Falconer, Allan (1970) A study of the superficial deposits in upper Weardale. Doctoral thesis, Durham University.
The geomorphology of the upper reaches of the River Wear Valley has been based on Individual assessments of the complex topography of the area. Evaluation of the superficial deposits as a method of understanding the area, has so far been limited to subjective assessment. In this study a technique recently developed in sedimentary petrology is applied to samples of the suite of deposits existing in Upper Weardale. Two samples are considered, one, a purposive sample chosen to "represent" the deposits of the region for an initial evaluation of the technique, the other sample, a random sample, to permit general conclusions about the nature of the deposits existing in that area. Analysis of the particle-size distribution of the sediments obtained in each sample gives a basis for conclusions about the representative nature of both purposive and random samples. Factor Analysis of the particle-size data gives similar results for each body of data and the Factor analyses of all data as a single unit demonstrates an equal consistency. Consideration of the nature of the four factors produced in this way leads to their tentative identification as the products of glacial action, water-washing processes, rock decomposition and gelifluction. This tentative identification is reinforced by the statistically significant trend surface patterns which emerge from further data analysis. In the final section all other evidence is considered together with the results obtained from data analysis. The conclusions about the geomorphological history are compatible with the evidence considered by previous workers, although the conclusion that the whole area was over-ridden by ice is a departure from the commonly-held view. Conclusions of a methodological nature concerning the wider application of these techniques to complex suites of deposits are also formulated.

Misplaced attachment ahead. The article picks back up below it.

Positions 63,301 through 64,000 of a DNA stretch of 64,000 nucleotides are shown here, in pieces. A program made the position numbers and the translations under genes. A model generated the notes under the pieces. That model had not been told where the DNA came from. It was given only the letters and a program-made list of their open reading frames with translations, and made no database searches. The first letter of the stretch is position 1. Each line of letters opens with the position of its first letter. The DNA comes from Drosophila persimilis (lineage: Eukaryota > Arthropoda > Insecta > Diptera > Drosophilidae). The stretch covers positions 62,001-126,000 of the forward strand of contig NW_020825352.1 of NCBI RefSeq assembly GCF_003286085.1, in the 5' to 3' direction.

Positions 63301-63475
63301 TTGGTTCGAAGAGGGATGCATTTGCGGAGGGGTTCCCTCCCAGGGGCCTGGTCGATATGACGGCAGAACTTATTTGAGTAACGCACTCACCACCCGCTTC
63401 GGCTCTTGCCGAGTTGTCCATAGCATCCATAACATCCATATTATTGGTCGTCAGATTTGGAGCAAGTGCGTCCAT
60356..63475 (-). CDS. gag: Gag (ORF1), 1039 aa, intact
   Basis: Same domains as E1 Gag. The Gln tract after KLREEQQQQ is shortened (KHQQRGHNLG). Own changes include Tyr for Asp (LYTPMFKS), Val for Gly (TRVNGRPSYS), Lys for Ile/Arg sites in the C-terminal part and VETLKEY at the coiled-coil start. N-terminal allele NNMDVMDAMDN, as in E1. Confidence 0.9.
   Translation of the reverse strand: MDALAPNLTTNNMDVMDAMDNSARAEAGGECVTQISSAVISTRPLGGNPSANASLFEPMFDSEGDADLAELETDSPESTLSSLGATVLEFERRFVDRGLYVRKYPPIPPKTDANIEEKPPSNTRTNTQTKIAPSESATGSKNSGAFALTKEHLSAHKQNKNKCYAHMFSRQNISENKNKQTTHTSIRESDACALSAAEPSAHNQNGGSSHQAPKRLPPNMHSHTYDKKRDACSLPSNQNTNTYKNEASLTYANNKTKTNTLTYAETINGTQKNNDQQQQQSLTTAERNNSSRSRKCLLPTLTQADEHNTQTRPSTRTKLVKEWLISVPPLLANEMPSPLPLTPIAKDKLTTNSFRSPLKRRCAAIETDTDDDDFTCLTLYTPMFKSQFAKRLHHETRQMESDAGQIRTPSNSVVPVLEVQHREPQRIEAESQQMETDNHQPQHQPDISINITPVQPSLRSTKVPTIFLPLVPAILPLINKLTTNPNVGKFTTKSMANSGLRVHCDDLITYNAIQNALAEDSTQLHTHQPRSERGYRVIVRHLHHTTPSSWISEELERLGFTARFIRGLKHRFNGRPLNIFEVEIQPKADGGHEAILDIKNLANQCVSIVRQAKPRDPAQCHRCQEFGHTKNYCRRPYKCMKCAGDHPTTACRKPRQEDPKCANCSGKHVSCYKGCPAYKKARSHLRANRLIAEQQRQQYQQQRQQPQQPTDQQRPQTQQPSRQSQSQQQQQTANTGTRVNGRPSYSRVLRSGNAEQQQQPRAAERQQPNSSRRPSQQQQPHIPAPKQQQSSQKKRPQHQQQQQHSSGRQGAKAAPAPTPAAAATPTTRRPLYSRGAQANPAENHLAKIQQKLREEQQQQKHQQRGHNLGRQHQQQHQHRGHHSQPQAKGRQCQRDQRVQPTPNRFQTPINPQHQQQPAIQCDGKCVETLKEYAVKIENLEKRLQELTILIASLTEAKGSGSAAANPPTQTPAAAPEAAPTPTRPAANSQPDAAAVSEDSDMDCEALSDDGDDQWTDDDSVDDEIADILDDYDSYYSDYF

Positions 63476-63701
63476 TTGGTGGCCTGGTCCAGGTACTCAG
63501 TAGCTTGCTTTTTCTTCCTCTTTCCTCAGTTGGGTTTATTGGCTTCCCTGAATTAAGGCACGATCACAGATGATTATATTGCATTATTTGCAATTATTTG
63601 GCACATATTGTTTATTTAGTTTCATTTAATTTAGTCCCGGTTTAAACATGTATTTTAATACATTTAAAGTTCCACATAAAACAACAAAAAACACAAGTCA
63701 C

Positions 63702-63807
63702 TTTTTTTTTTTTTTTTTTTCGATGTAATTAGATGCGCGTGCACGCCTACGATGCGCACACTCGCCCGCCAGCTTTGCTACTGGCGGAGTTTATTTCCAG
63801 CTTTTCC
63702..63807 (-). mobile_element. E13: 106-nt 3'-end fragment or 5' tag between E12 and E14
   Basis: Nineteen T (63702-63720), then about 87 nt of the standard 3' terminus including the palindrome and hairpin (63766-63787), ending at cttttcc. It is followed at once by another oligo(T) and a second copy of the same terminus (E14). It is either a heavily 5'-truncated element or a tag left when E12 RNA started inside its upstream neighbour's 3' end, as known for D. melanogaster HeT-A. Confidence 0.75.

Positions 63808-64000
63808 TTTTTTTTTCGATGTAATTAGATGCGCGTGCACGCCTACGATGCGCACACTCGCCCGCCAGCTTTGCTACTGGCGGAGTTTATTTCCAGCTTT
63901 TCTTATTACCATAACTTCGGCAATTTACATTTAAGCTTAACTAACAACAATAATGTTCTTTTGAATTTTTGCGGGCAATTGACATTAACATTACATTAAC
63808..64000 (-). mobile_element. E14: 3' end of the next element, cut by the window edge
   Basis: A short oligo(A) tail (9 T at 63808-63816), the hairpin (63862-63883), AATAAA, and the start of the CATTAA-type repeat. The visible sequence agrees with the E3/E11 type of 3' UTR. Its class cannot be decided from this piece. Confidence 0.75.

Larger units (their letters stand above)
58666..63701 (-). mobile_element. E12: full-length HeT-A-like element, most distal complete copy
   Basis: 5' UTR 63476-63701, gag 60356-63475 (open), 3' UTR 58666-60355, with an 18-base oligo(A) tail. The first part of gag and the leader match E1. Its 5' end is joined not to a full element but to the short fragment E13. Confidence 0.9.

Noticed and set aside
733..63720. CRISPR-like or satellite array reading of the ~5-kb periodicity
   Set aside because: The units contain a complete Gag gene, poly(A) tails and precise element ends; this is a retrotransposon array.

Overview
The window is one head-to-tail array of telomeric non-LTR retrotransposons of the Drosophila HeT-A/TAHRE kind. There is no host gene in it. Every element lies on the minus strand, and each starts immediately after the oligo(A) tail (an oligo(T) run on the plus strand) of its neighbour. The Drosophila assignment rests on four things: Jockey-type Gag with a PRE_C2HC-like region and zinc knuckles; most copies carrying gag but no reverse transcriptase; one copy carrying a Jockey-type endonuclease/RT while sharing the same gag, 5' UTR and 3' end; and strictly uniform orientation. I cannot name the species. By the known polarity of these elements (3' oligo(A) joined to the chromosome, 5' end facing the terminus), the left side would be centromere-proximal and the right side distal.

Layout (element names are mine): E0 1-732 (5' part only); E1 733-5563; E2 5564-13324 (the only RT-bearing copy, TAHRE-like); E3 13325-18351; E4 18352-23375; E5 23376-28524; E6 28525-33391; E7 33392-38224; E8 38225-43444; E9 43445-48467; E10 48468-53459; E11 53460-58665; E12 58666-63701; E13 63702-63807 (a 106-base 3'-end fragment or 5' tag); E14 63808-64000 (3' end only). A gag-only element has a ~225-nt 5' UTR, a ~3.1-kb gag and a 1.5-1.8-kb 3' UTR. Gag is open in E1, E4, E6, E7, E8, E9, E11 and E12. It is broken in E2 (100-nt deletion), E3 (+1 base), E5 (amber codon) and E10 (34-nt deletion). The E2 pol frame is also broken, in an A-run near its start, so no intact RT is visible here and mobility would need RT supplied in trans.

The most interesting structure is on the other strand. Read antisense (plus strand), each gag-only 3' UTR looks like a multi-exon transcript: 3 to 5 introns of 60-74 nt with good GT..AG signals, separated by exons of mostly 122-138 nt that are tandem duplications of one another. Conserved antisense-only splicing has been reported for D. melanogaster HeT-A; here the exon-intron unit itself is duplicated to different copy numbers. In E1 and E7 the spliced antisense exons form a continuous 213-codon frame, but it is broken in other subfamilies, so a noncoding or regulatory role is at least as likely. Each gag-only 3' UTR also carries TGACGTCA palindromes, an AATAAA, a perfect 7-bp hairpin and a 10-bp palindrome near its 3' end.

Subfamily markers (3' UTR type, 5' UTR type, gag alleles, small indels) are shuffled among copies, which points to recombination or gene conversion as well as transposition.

|Item Type:||Thesis (Doctoral)|
|Award:||Doctor of Philosophy|
|Copyright:||Copyright of this thesis is held by the author|
|Deposited On:||13 Nov 2013 15:43|